Before we get started, if you are months away from foreclosure or other serious financial consequences, this is not the article for you. We do not cover issues like bankruptcy, credit repair, or debt settlement agencies. Consider consulting the assistance of your financial adviser and/or attorney. Our favorite online legal resource is Nolo.com. Nolo’s Bankruptcy Center has plenty of good, free information and they also offer a variety of for-fee products to help those with serious credit and debt problems.
The biggest problem with amassing debt is that you are giving up flexibility in your future for flexibility today. You are agreeing that in the future you will be willing and able to have a certain amount of money. But none of us can predict the future. We don’t know what misfortune will befall us, what opportunities will come our way, and what our personal goals will be. You can read more about our thoughts on debt in our first Back to Basics article.
To get out of debt, and to understand how to use debt in the future, you need to stop thinking about your debt in Income terms and start thinking about it in Net Worth terms. Meaning, stop thinking about how much debt you can afford to carry (payments), and start thinking about your total net worth, what direction it is heading in and the impact of debt on your net worth. When you carry debt, you are simply spending money on the privilege of borrowing — you’re paying interest, potentially fees and the money isn’t helping you. People borrow money all the time without considering the interest payments because the monthly payment seems affordable. But if I gave you $100 tomorrow, and told you that you had to light a $5 bill on fire every Friday until you paid me back my $100, you’d stop and think about it.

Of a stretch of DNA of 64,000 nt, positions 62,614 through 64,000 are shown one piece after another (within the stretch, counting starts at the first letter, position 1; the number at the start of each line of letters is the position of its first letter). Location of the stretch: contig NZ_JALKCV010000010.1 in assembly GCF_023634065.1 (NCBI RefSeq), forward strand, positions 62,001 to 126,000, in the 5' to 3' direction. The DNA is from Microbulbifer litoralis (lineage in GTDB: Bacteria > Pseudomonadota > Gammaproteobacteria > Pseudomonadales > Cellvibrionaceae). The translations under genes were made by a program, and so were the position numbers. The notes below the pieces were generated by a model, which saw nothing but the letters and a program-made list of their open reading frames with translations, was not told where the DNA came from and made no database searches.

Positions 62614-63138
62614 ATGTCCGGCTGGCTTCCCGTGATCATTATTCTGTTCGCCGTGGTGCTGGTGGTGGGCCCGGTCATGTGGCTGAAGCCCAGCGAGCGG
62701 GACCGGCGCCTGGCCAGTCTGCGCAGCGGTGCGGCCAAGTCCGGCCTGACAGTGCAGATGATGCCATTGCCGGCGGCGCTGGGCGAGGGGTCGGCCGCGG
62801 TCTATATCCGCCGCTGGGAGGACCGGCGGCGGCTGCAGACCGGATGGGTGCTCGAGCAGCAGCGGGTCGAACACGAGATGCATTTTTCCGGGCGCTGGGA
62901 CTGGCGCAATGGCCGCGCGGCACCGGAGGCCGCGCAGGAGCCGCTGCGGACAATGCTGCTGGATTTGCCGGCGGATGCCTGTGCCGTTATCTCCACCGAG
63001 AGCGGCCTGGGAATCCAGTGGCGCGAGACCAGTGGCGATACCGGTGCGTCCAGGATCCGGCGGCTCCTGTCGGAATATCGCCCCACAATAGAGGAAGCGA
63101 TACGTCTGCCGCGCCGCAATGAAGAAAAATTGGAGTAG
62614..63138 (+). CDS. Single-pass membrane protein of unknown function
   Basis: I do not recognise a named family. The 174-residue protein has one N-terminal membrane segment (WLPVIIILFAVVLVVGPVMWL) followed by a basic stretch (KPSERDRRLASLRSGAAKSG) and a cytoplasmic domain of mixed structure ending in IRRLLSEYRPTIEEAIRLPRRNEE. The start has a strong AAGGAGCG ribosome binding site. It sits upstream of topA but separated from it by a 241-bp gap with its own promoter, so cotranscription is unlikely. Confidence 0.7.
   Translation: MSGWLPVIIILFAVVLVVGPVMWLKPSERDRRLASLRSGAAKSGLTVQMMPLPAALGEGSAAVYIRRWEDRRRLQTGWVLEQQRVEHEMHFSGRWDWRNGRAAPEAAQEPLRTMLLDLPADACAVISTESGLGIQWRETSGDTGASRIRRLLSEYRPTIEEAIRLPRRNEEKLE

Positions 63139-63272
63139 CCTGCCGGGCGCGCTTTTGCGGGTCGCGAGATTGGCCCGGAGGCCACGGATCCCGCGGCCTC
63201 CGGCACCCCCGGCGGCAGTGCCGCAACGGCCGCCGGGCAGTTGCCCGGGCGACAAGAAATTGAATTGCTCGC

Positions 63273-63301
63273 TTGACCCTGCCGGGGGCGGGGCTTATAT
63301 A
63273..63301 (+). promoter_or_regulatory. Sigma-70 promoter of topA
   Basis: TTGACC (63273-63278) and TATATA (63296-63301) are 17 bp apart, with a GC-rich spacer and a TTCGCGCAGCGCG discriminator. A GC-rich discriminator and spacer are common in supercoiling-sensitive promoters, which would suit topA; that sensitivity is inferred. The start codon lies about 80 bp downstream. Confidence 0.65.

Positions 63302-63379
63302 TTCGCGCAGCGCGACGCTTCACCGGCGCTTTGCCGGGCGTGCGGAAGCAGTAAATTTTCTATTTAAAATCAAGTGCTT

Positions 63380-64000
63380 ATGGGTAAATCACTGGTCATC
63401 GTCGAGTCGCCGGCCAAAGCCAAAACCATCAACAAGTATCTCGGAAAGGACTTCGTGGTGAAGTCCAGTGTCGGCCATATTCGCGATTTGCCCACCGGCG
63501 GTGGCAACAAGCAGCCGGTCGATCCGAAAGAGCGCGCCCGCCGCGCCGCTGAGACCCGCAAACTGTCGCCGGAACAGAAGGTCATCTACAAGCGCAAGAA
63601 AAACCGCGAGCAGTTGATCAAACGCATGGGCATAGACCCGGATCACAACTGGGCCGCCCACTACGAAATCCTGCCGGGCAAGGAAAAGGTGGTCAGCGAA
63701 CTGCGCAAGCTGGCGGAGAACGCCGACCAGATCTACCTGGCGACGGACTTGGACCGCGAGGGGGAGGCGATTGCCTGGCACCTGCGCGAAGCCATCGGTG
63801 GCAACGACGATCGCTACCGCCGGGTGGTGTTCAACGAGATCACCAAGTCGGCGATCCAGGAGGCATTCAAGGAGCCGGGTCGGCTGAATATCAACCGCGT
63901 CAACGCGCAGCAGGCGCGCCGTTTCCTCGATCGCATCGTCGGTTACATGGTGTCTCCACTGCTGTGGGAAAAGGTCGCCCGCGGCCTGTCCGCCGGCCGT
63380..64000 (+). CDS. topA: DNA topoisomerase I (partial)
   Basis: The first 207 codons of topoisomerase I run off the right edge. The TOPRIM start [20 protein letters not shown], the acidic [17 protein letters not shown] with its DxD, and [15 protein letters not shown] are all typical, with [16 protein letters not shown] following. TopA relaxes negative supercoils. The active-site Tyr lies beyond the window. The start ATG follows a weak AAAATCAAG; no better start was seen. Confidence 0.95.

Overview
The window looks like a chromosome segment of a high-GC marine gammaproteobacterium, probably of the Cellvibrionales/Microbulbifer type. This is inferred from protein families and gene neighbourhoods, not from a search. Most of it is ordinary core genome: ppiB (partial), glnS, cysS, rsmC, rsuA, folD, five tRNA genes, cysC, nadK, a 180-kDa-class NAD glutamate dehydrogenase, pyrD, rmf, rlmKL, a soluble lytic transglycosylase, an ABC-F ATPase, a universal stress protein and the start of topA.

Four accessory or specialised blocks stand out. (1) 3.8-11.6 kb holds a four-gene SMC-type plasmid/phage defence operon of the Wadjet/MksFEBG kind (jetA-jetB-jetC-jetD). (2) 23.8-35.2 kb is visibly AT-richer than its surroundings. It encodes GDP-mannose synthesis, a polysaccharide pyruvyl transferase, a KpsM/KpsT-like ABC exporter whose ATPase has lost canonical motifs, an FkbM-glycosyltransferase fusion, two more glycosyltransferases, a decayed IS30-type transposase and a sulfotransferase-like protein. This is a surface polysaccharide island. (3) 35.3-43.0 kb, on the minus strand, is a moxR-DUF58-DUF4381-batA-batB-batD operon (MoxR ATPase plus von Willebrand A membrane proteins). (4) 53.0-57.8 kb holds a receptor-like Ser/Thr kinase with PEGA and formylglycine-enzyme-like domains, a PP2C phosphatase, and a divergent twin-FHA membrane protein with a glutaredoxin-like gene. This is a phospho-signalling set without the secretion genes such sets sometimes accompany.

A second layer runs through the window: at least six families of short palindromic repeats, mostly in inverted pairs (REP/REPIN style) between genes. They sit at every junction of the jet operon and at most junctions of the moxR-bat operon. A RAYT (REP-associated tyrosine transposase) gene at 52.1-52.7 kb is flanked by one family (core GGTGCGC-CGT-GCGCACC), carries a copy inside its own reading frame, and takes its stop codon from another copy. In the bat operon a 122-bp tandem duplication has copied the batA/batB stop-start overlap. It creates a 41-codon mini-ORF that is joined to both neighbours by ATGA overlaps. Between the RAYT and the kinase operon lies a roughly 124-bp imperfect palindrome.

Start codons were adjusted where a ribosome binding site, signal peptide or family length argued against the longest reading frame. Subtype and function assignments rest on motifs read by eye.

The Debt Payment
Many people when budgeting plan for an $x credit card payment; for argument’s sake let’s use $100/month on a $5,000 debt. While this approach is practical when you’re dividing up your monthly income, it doesn’t tell you whether or not you’re paying off your debt quickly enough.
Every debt has two key components – the principal (the amount you borrowed — on a credit card this is often the ‘balance’) and the interest (the fee you are paying to the lender to borrow the money). When you make a debt payment, you typically pay the interest first, and the principal second. Your payment needs to be high enough to take a good chunk out of the principal of the debt, or else you’ll simply be paying interest month after month. The Federal Reserve Credit Card Repayment Calculator is a handy resource for approximating the time and money credit card debt will cost you.
Looking at the $100/month payment on a $5,000 debt using an APR (interest rate) of 16%:
- If you saved up the money ahead of time in $100/month installments, it would take you 4 years and 2 months to come up with the $5,000.
- If you make the $5,000 purchase and pay $100/month, it will take you 27 years to pay back the debt, and you’ll spend an additional $8,659 in interest.
Why so much interest? Because your $100/month payment is barely making a dent in the principal of the loan, so the interest keeps piling up and piling up.
If you make larger payments you’ll cut into the principal faster. Take a look at these two scenarios of paying off the same $5,000 debt at a 16% APR:
- By paying an extra $42/month, for a total payment of $142, you can cut the time down from 27 years to 4 years and cut the interest from $8,659 to $1,802. That’s 23 years less, and it reduces the interest by $6,857.